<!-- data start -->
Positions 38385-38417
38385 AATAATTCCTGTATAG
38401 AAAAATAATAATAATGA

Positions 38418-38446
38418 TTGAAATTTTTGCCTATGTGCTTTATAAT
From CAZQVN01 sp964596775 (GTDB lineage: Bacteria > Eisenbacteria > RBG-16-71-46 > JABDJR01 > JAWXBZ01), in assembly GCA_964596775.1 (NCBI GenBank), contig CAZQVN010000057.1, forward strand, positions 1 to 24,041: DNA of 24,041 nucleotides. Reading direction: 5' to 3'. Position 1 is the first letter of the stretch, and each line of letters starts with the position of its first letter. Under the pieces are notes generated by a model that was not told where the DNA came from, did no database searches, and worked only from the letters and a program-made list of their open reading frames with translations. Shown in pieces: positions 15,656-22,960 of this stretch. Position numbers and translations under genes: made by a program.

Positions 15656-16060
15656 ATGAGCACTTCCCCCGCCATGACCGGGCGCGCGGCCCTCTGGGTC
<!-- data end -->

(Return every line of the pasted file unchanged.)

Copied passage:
Positions 38385-38417
38385 AATAATTCCTGTATAG
38401 AAAAATAATAATAATGA

Positions 38418-38446
38418 TTGAAATTTTTGCCTATGTGCTTTATAAT
From CAZQVN01 sp964596775 (GTDB lineage: Bacteria > Eisenbacteria > RBG-16-71-46 > JABDJR01 > JAWXBZ01), in assembly GCA_964596775.1 (NCBI GenBank), contig CAZQVN010000057.1, forward strand, positions 1 to 24,041: DNA of 24,041 nucleotides. Reading direction: 5' to 3'. Position 1 is the first letter of the stretch, and each line of letters starts with the position of its first letter. Under the pieces are notes generated by a model that was not told where the DNA came from, did no database searches, and worked only from the letters and a program-made list of their open reading frames with translations. Shown in pieces: positions 15,656-22,960 of this stretch. Position numbers and translations under genes: made by a program.

Positions 15656-16060
15656 ATGAGCACTTCCCCCGCCATGACCGGGCGCGCGGCCCTCTGGGTC